In the last post I wrote, I detailed how we’ve updated and simplified xAPI to make capturing your learner data even simpler—automated, even.
Check out that post , if you haven’t already. This will be a companion piece to that post.
As a developer, I’m pretty stoked on the xAPI cool factor we’ve built into our course starter templates.
Rapid authoring tools, straight off-the-shelf, sending custom, customizable statements that also happen to be automated and require no post-publish nonsense?
Sign me up.
But, as a designer, I’m left with one big, hairy question:
Or, more specifically:
While it’s certainly neat that xAPI can provide info on my learner’s behaviors, what exactly does that really mean? It provides data...sure. What, though? And how can I use it?
That’s a pretty fair question, really.
And one that parallels conversations we’re just now starting to see folks have about the spec in the industry. xAPI has matured, and most eLearning designers/developers are aware of it, at least conceptually.
We even dedicated an entire week to it during eLBX Online 2019.
Most of the examples we see about xAPI are pretty grand. While very cool, and very enlightening, they are not often particularly practical for, or applicable to, the everyday designer/developer.
Today, I’m going to share some examples of what practical, everyday data can be grabbed from rapid authoring tools like Captivate and Storyline using our templates.
Back to the main question, then: So what?
With extremely minimal effort, you can use xAPI to get data on every click, swipe, matched dragger, decision, drop-off, answer, failure, success...you name it...that your learners take.
Not only can you see this by individual user, you can also view trends across the entire course, on each slide, or on each individual object. And, since many LRSs provide analytics dashboards, pretty much all of it can be charted with equally minimal effort.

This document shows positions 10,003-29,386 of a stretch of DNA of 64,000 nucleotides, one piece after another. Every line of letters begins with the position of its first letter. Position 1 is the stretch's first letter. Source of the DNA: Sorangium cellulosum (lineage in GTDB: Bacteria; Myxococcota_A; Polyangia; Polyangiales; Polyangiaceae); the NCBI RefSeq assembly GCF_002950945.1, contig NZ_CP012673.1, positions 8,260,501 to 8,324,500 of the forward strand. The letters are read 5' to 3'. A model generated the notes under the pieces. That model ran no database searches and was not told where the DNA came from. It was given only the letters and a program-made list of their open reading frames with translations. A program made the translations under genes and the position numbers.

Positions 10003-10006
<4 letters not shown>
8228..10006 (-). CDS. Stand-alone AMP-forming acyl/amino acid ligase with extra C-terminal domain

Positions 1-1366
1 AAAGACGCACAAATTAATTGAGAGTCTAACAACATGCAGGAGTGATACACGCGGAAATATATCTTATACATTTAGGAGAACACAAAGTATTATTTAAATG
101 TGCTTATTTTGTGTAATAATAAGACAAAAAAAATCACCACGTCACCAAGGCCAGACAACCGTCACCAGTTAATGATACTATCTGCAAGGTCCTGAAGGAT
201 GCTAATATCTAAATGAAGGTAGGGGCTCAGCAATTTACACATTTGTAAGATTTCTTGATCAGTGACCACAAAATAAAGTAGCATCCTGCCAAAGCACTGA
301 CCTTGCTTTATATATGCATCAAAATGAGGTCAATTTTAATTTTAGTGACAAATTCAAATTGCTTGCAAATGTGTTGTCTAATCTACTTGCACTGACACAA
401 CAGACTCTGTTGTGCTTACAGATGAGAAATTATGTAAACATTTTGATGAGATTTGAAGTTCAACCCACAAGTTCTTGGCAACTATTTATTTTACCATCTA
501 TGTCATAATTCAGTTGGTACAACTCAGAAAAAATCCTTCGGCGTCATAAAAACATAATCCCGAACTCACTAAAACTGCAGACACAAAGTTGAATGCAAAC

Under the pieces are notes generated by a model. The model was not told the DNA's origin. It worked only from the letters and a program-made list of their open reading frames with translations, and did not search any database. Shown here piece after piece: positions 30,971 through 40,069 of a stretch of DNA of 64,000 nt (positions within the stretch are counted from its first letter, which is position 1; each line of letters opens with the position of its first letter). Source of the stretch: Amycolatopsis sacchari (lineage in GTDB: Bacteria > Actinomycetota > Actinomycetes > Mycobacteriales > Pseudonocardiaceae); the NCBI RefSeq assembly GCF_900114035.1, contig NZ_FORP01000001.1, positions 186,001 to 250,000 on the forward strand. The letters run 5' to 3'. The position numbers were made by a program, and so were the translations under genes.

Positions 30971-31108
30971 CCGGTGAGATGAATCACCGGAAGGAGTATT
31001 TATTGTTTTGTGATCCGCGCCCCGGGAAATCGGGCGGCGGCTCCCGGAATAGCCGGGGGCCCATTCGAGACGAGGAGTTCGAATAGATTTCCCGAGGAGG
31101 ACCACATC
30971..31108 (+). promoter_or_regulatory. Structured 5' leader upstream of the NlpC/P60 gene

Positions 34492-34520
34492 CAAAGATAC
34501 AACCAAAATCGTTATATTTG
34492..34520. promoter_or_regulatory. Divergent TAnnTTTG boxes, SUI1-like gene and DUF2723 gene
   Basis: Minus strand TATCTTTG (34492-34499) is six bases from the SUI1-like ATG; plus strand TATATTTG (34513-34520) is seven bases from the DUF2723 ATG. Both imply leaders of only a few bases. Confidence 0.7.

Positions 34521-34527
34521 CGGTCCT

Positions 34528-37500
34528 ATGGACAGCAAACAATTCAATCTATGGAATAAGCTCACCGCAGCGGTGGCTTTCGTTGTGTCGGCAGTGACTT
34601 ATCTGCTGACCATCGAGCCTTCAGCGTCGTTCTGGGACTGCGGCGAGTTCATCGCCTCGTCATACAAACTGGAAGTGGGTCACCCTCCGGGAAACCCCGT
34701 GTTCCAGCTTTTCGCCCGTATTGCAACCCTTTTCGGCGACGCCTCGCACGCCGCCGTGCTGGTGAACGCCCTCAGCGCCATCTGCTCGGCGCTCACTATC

So let’s look at an example now to make this a little more tangible.
Yesterday, I took one of our free courses from our Customizable Courseware Storyline library, and added xAPI triggers in a few spots using the method we include in our course starters.
Then, I published and added my output to our website behind a simple login page, and sent it out to a few folks in the company. You can view the course, and feel free to take it too!
And now I can see what everybody did, thanks to the power of xAPI!
The statement viewer above is a limited example that only shows the statements sent when an actor attempted/passed/failed/completed the course.
But if I look at the viewer for the LRS, I can see every other statement that was sent as well!
I didn’t set you up a live link for this one for a couple reasons, but here’s the screenshot proof:
Personally, I find that cool on its own.
I can watch where each user goes in the course, in real-time, and, I can see some details about actions on a slide that Storyline doesn’t provide natively:
I can also drill down to the individual user by filtering on their ID:
Or by viewing their activity dashboard:
Similarly, our LRS (Veracity) allows us to filter on object ID.